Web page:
GIDDY: frivolous and lighthearted; impulsive; flighty


I’m going to start right out with the narrative which accompanied this photo.  It’s by a mother of the little girl:

…My small girl’s face the first day I was home when I told her I wasn’t going to work all day.  I promised I wouldn’t even open my computer. Her joy was palpable. She danced and giggled. I swear she actually levitated: the thought of my undivided attention made her lighter….”

What could better describe the word for today’s post, giddy.  It is the kind of joy that comes from deep, down inside someone.   It is stimulated by the excess of joy which dwells there.  It cannot be programmed.  It’s more than a stand-up comedian’s humor.  Even a cartoon on TV or a slap-stick joke in a movie.  Giddy is pure, unadulterated happiness which cannot be contained; it just boils over into a face that smiles, a voice that almost cackles, and response that brings tears to the eyes of a parent.

It was fun to read in the site that there is something divine about the origin of giddy.  Middle English authors indicated that gidig, the Old English word,

…(meant)  mad (as variant of *gydig), derivative of god God, presumably orig. “possessed by a divine being….”

Similarly, the site,, picks up on a similar theme, putting into context with a contemporary interpretation.

The hackneyed phrase “giddy as a schoolgirl” calls forth the image of a kid giggling with her friends over some adolescent foolishness. Giddy has been used to describe someone incapable of serious thought or easily excited as far back as the sixteenth century. Given that, in modern usage, giddy describes someone silly and frivolous, it’s interesting to know that the Old English source for this word has a slightly darker tinge: gidig means “insane” or “god-possessed.”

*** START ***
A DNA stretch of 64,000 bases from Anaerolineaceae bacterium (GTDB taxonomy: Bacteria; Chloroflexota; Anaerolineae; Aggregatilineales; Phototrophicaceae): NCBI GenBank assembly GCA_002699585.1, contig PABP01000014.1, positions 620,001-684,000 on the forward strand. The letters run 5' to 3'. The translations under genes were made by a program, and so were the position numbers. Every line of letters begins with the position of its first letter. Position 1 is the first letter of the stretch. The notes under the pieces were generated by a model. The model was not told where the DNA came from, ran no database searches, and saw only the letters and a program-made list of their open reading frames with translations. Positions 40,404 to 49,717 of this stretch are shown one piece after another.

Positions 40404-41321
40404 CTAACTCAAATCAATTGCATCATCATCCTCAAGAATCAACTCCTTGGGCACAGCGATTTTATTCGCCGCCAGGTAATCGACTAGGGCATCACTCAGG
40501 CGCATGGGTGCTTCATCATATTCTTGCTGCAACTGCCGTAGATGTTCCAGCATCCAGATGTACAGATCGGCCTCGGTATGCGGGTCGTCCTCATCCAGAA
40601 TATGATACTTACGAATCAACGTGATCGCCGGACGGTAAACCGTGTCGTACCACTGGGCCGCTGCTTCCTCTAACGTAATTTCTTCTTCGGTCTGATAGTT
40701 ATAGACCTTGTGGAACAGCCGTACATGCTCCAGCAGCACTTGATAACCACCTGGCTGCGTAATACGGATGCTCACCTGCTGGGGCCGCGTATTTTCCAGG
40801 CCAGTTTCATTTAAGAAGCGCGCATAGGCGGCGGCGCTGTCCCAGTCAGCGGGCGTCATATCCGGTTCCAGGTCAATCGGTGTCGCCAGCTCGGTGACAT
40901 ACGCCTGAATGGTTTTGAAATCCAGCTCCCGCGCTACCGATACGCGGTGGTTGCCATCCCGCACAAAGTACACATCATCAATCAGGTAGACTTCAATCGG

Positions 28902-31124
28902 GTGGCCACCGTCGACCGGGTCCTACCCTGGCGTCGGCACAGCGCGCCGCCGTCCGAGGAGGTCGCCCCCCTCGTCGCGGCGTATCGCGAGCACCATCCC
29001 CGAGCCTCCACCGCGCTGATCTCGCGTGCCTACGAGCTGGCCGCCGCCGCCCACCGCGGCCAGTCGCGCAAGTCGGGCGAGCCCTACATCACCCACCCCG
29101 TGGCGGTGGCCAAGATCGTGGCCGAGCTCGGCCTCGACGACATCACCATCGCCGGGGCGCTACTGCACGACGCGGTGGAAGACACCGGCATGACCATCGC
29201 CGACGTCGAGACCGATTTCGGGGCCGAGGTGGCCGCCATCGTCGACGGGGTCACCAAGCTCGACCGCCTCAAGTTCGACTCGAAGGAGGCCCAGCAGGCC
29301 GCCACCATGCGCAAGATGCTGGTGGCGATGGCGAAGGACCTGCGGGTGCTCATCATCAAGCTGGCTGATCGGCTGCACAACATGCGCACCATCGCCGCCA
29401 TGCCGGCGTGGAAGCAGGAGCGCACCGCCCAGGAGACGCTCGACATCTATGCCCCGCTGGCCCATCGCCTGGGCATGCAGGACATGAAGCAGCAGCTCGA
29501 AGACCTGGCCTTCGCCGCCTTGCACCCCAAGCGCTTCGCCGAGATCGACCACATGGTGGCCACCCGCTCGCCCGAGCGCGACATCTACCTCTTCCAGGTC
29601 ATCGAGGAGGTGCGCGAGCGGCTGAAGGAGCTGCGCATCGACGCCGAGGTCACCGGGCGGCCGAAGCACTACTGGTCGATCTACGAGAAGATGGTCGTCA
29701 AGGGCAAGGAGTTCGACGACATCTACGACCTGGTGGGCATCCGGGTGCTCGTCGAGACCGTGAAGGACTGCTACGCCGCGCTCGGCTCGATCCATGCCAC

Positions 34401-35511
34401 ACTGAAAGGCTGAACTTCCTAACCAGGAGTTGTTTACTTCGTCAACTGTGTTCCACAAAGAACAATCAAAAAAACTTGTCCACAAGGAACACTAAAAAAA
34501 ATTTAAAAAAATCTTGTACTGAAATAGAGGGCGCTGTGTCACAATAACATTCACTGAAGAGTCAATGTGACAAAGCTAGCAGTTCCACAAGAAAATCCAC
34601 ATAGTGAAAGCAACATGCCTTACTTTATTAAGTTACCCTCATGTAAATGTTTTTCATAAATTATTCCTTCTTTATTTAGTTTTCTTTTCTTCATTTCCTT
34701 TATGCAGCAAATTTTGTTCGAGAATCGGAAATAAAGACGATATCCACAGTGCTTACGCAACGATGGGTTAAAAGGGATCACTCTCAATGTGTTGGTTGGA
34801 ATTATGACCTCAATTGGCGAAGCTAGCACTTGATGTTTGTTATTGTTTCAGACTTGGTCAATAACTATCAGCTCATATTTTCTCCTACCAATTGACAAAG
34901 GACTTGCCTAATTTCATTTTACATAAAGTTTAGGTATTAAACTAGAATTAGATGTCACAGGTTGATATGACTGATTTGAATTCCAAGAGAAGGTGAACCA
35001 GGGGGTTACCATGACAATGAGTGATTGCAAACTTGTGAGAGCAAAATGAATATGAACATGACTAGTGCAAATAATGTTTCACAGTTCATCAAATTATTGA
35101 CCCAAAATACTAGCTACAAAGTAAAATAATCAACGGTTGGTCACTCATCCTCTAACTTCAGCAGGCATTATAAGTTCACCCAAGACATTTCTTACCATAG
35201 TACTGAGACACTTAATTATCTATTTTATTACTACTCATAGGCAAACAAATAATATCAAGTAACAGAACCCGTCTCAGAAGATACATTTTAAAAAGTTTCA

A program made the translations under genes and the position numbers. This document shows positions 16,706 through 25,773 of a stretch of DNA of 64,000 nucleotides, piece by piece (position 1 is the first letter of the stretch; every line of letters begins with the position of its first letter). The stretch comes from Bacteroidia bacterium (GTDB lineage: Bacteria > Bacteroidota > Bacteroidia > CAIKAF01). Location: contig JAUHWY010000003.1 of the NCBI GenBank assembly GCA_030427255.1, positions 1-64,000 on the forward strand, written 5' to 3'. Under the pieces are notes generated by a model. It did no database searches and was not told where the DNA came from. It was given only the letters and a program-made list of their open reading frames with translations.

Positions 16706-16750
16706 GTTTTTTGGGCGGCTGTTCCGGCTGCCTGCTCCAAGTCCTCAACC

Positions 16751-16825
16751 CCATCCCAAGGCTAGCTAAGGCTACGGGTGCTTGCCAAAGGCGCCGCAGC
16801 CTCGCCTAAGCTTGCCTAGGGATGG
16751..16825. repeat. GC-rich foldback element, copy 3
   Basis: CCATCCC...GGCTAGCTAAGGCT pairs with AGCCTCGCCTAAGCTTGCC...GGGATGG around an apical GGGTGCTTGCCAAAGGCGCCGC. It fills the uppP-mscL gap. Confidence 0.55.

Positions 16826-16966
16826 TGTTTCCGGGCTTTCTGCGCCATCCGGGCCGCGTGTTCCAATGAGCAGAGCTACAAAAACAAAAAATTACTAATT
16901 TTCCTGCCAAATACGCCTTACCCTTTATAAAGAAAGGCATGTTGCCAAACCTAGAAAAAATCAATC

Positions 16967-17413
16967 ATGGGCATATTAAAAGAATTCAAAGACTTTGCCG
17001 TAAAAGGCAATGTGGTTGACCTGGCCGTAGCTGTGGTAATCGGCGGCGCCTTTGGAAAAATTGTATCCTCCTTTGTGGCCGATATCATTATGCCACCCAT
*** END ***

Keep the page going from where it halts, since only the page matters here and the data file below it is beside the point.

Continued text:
Well, as this quote mentions, today’s use of the word is hardly “dark.”

We were sitting in Starbucks a couple of weeks ago with an attractive young family sitting at the next table.  Their son, probably about 3 years old, was doing something that amazes me every time I see it.  He had a  mini-electronic device on which he was watching an animated movie.  He knew exactly how to operate it, and he was totally invested in the movie.  We didn’t exist.  Every now and then he would erupt in absolute joy, giggling, slapping the table, and uttering the words, “It’s so funny!” between the syllables of laughter.  We found ourselves laughing just as joyfully, unable to restrain ourselves.  His laughter was infectious, and soon we were all very, very giddy.

I suppose there are circumstances when, at times, a giddy person is irritating.  Someone who has had too much to drink, for instance, can get laughing uncontrollably and absolutely destroy the people at the same table.  And there are people who are just plain giddy about everything, probably even laughing at the obituaries in the newspaper. It’s hard to enjoy that person for very long.

But for the most part, I prefer to remember little children who just can’t control themselves.   Their unrestrained, giddy laughter is medicine for a grouchy adult day.


Photo Credit:  Danielle Smith

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